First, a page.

Name your service, then select “HTTP handler”:

Click Create Service and then Quick Edit.

Paste in the following code and replace the domain names with your own on line 16:

Lastly, click Save and Deploy.

Step 3: Add Routes

Now let’s inform Cloudflare which URLs (aka Routes) to run this code on. Head over to the website in Cloudflare, then click Workers.

There is the Workers section on the main screen of Cloudflare, where you edit the code, and then there is the Workers section on each website where you add the routes. They are two different places, and it’s confusing.

First off, click Add Route:

Because we are adding a blog that has many child pages, we’ll use*. Note the asterisk acts as a wild card for matching. This code will run on the blog page and every page that begins with blog.

This can have unintended consequences. Say, for example, you have a page that starts with “blog” but isn’t a part of the actual blog, like That would get picked up with this rule.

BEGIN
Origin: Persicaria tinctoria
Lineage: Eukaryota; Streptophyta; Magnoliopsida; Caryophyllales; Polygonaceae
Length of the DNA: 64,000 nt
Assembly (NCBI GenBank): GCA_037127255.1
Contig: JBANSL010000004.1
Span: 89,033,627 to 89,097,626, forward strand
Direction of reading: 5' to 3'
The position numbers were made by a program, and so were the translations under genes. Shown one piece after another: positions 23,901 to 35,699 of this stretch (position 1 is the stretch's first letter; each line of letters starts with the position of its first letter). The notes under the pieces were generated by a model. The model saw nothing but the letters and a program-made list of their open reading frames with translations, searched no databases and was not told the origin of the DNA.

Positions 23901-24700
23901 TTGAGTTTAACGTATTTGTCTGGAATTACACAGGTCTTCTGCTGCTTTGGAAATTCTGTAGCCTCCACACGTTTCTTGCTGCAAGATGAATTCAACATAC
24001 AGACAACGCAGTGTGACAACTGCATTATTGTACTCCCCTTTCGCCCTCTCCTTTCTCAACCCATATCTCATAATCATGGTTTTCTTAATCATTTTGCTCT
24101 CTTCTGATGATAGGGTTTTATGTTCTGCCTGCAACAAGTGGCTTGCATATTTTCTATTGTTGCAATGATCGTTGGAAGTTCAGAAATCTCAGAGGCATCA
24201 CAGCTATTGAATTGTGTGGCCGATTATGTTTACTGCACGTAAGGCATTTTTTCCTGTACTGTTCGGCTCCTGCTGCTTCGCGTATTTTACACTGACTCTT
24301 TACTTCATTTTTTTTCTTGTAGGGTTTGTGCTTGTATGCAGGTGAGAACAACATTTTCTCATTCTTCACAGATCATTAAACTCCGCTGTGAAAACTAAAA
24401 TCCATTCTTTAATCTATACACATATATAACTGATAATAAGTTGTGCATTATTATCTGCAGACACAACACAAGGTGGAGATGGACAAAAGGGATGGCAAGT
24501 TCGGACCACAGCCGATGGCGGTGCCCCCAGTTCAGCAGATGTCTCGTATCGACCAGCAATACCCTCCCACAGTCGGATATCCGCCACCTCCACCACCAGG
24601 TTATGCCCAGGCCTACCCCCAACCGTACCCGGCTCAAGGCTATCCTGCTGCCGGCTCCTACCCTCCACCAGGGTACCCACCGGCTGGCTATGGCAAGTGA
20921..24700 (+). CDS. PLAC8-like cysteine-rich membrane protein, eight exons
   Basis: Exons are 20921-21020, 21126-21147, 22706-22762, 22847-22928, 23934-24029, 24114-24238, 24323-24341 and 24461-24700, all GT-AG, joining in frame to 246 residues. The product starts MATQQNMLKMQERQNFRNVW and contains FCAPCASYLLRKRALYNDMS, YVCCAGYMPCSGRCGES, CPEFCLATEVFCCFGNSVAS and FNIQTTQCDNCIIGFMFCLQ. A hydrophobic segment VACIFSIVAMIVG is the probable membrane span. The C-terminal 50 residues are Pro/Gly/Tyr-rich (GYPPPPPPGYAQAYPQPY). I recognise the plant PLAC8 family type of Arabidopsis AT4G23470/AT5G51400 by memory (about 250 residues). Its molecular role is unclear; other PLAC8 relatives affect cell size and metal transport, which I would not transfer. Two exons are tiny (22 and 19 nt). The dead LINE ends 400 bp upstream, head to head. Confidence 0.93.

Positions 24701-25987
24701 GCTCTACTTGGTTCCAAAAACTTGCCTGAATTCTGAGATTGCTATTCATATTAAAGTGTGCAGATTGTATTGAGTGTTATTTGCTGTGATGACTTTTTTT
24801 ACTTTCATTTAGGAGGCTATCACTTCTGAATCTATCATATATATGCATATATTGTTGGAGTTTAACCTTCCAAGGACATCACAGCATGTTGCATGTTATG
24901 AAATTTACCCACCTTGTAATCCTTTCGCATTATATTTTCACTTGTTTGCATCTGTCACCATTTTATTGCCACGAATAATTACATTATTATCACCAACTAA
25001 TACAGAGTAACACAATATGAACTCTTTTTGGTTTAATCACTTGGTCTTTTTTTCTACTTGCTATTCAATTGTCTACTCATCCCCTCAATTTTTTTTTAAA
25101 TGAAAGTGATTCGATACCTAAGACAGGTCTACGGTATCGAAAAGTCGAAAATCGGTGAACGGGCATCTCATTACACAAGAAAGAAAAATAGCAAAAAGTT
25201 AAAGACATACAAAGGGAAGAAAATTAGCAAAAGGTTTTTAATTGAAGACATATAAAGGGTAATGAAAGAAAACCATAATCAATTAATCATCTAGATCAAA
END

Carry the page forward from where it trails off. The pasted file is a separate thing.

Then, select the Worker in the Service dropdown.

We have a lot of the work done, but there are more routes we need to add — the CSS, JavaScript, and other file paths that the blog is dependent on (unless all the files are hosted on a different URL, such as on a CDN). A good way to find these is by testing your route and checking the console.

Head over to your and make sure something is loading. It’ll look messed up because it’s missing the theme files. That’s fine for now, just as long as it’s not producing a 404 error. The important thing is to open up your browser’s DevTools, fire up the console, and make note of all the red URLs it can’t find or load (usually a 404 or 403) that are a part of your domain.